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Skokie Domestic Violence

Domestic Violence Lawyer Chicago

When the Law Gets Involved in Your Skokie Domestic Dispute

Domestic deputes can turn serious, even in the family-friendly setting of Skokie, Illinois. When someone decides to contact law enforcement about your altercation and a domestic battery charge results, you could find yourself facing incredibly severe consequences — including high fines and jail time.

Worse, domestic violence tends to be a politically charged subject, and this charge is often pursued aggressively by prosecutors. If you are convicted of domestic battery, it will have a huge negative impact on your life, career, and reputation.

For this reason, if you have been accused of this crime, you should not attempt to represent yourself — even if you believe the charges are unfounded. Instead, you need to consult with an experienced Skokie domestic violence attorney to give yourself the best chance at avoiding serious consequences. 

With his years of experience handling domestic violence cases in Skokie and beyond, Sami Azhari is that attorney. Let him help you to minimize the consequences you face and work to have your charges reduced, dismissed, or dropped altogether.

Where Does Domestic Battery Fall in the Broader Spectrum of Domestic Crimes in Skokie, Illinois?

Domestic violence is a broad term to describe a variety of crimes between what Illinois law defines as “family or household members.” These include stalking, sex crimes, assualt and battery, kidnapping, and murder. Domestic battery is a type of domestic violence, though not all forms of domestic violence are considered battery. 

Under Chapter 38, section 12-3.2, of the Illinois Statutes, domestic battery occurs when an individual either:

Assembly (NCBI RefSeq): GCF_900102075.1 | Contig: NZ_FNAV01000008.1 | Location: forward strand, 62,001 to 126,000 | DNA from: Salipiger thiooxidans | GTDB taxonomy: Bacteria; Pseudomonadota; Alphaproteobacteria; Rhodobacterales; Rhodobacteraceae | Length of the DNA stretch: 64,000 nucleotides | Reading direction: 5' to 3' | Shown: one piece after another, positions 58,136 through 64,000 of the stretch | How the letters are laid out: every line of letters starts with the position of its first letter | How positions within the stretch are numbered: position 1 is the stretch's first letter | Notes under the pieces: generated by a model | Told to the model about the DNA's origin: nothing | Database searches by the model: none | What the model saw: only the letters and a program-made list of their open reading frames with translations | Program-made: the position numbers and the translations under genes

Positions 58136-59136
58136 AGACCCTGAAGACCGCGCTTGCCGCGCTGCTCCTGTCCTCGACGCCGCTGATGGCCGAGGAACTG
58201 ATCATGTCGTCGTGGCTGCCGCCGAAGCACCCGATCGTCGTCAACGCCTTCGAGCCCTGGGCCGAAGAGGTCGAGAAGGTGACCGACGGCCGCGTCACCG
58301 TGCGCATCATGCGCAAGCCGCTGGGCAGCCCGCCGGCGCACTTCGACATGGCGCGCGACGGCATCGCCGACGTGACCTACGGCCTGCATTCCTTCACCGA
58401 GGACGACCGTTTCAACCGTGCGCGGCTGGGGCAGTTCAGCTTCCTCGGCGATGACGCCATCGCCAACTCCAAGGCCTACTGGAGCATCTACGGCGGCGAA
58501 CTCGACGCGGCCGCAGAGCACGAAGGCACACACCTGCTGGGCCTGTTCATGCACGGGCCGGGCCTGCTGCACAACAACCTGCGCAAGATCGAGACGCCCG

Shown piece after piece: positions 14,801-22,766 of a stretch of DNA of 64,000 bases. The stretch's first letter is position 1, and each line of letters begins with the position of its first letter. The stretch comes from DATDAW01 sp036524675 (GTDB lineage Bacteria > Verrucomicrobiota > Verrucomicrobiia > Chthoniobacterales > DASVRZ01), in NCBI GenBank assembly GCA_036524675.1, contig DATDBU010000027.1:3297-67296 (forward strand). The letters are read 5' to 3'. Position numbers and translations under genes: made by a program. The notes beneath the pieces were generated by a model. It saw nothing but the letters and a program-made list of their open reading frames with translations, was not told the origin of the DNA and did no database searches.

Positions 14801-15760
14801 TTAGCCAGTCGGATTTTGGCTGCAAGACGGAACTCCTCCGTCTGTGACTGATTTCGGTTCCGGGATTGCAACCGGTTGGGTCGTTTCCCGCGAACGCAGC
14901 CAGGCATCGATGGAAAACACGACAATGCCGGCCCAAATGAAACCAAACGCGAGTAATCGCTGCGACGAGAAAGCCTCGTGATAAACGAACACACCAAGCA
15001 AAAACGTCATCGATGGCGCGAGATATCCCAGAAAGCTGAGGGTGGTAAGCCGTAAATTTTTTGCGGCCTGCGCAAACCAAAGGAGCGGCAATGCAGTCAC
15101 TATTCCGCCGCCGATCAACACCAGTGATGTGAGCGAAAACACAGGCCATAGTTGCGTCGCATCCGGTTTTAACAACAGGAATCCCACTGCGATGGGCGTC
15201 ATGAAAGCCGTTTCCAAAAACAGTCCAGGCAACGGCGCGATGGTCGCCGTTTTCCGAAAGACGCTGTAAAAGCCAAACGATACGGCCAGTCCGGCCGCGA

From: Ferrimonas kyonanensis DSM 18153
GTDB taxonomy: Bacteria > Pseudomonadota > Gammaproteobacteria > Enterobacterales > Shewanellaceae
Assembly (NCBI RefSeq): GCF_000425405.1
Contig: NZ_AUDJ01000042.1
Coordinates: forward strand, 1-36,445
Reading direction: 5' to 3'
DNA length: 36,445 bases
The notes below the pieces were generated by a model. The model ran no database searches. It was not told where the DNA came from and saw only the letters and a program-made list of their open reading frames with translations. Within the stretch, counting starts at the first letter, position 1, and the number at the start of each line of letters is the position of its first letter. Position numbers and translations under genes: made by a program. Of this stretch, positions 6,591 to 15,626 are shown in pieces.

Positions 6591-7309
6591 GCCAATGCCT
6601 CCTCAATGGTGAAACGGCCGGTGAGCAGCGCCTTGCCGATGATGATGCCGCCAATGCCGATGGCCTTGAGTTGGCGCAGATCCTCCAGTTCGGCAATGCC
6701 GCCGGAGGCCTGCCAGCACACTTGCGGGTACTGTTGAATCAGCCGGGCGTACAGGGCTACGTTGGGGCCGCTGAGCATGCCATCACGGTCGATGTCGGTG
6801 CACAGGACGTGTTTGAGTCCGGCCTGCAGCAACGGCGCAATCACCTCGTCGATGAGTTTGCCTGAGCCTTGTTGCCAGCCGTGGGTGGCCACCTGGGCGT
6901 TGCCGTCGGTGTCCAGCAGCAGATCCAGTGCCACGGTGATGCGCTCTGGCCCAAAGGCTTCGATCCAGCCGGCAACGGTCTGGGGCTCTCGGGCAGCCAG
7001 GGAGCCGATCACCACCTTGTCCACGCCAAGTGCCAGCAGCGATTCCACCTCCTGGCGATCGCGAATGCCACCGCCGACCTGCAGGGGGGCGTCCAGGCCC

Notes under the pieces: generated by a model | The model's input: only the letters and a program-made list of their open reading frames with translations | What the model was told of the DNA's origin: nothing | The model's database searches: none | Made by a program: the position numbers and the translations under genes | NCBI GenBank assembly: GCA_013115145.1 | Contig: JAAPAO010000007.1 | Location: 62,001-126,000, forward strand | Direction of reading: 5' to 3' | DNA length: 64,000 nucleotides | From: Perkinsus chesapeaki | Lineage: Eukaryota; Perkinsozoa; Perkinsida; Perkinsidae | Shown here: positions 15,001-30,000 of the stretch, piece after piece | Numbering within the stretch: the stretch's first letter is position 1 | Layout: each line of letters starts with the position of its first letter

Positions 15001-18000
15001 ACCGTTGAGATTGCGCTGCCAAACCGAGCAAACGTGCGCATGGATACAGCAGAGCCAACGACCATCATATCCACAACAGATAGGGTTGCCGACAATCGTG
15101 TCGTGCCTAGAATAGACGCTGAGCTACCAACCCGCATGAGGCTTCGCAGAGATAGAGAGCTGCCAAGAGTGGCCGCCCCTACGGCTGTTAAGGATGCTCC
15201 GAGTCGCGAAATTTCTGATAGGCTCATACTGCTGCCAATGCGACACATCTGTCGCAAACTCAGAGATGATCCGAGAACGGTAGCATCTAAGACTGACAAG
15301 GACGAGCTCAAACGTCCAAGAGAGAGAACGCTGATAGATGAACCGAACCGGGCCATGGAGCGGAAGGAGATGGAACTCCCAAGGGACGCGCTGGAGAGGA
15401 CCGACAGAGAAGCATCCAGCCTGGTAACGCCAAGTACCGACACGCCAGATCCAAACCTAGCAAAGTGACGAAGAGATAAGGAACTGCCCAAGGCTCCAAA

(1) Causes bodily harm to any family or household member;

(2) Makes physical contact of an insulting or provoking nature with any family or household member

“Bodily harm” is typically understood as attacking and causing physical pain or injury to another person’s body. Even minor injuries like bruises, redness, or scrapes can serve as evidence of bodily harm.

However, an injury does not need to be present to meet the criteria for domestic battery. Contact of an insulting or provoking nature—such as spitting or slapping—may also qualify for a domestic battery charge

These actions must be knowingly committed, and without any cause justified under the law. For example, an act of self-defense may not be considered battery, so long as the degree of force used is deemed reasonable for the circumstances. 

Additionally, the state’s definition of “family or household members” is not strictly limited to individuals currently living together or relatives by blood and marriage. It encompasses a number of different possible relationships between the alleged perpetrator and victim, including: 

  • Family members
  • Step-family members 
  • Spouses 
  • Ex-spouses
  • Unmarried individuals who share a child 
  • Roommates and former roommates 
  • Former and current romantic partners 
  • Persons with disabilities and their caregivers or assistants  

What are the Consequences of a Skokie Domestic Battery Conviction?

Domestic battery is a Class A Misdemeanor in Illinois, the most serious degree of a misdemeanor. Class A misdemeanors are punishable by up to one year in jail, up to one year of probation, and up to $2,500 in fines. These may also be accompanied by court-ordered programs and/or restraining orders placed on behalf of the victim. 

However, if the accused has certain prior convictions, domestic battery charges are upgraded to various degrees of felony. A charge of domestic battery can be upgraded to a class 4 felony, for example, if the accused has prior domestic battery convictions, or has been convicted of other